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Providence Heights

New elementary and high school

KC Parcel Viewer View - City Church Providence Heights PropertyWith a board resolution in July 2016, the Issaquah School District began preliminary proceedings to exercise eminent domain to acquire the Providence Heights College property, which is currently owned by the City Church of Kirkland. The nearly 40-acre property, located by the northern border of the City of Issaquah nearby the Sammamish Plateau, is unique in its prime location to alleviate crowding at both Skyline and Issaquah High. It is also a rare piece of single-owner property spacious enough for both a new comprehensive high school as well as a new co-located elementary. 

Providence Heights College was built by the Sisters of Providence in 1961. The City Church intended to demolish the buildings when it bought the campus in 2008. Initially, the City made the demolition permit contingent upon City Church safely removing the chapel’s historic stained-glass windows, created by renowned French artist Gabriel Loire, and returning them to the Sisters of Providence for preservation. Even so, a group of community members made a wider appeal to the City of Issaquah to preserve the property as a historical landmark. In July 2017, the City of Issaquah Landmark Commission approved the entire campus as a historic landmark, including the chapel, surrounding buildings, landscaping/open space, and forested areas. In September 2017, an Issaquah hearing examiner ruled in favor of the appeal of the demolition permit and ordered the city to conduct a new review of the property.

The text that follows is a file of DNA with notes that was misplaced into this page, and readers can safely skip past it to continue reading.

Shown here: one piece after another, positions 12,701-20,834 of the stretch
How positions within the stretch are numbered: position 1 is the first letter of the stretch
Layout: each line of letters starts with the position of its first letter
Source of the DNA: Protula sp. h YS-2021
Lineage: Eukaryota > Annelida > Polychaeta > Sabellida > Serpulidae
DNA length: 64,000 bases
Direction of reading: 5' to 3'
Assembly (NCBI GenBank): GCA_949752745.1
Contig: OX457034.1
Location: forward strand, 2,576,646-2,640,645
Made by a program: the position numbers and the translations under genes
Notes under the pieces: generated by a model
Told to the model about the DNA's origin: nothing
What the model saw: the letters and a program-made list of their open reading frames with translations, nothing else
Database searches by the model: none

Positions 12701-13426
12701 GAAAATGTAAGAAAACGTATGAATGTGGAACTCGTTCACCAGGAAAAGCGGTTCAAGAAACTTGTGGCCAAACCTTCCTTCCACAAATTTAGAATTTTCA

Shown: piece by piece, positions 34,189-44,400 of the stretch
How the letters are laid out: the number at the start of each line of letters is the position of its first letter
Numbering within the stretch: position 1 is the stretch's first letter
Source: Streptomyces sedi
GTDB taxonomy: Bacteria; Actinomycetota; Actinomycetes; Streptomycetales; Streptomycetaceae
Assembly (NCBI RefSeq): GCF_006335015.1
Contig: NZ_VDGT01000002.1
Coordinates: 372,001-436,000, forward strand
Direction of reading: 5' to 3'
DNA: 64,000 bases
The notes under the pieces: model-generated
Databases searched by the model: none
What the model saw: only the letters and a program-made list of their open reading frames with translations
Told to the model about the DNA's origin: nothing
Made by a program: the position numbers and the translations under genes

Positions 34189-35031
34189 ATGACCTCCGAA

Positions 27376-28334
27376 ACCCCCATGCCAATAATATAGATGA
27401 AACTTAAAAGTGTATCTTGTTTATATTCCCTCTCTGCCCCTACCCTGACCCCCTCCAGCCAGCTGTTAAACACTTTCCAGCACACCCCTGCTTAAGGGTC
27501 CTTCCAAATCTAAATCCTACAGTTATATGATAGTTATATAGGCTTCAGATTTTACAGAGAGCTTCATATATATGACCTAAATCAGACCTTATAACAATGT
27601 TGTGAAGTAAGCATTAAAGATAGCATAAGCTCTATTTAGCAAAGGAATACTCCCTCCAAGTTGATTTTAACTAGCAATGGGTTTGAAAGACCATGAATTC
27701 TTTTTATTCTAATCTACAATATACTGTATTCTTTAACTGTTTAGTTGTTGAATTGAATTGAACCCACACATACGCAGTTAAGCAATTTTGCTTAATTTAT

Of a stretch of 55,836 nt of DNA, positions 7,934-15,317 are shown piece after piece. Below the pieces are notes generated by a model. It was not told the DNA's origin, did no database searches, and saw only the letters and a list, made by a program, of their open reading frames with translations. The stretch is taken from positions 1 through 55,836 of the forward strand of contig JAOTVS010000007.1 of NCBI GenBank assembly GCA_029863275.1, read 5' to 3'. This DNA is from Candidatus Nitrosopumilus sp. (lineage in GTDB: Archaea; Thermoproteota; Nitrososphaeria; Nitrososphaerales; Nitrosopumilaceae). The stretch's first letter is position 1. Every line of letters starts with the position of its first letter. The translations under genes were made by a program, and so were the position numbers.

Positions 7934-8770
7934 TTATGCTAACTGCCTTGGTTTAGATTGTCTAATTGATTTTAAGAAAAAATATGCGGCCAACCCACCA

The City Church is now appealing the decision, and the timeline to reach a conclusion could be lengthy as the matter potentially works through city, county, and state courts. Until the issue is resolved, our eminent domain proceeding to acquire the property is on hold. 

*Parcel image courtesy of King County Parcel Viewer 2.

What now?

We are in a holding pattern, which is a challenge. The Providence Heights property is our current best option for a new high school with the added bonus of space for a new elementary. We may be forced to look for other properties, however, if it becomes apparent that the historic-landmark legal proceedings will tie up the property for years ahead. We simply don’t have that kind of time, in terms of immediate need to alleviate overcrowding in the north and central areas of the district as well as construction cost escalations that we did not plan for in the bond funds. To find another suitably large and well-situated site for a high school will be very difficult. If we are unable to locate property for the new school near the students it will serve, the alternative will be bussing those students longer distances. We want to avoid that option, but our options are becoming truly limited.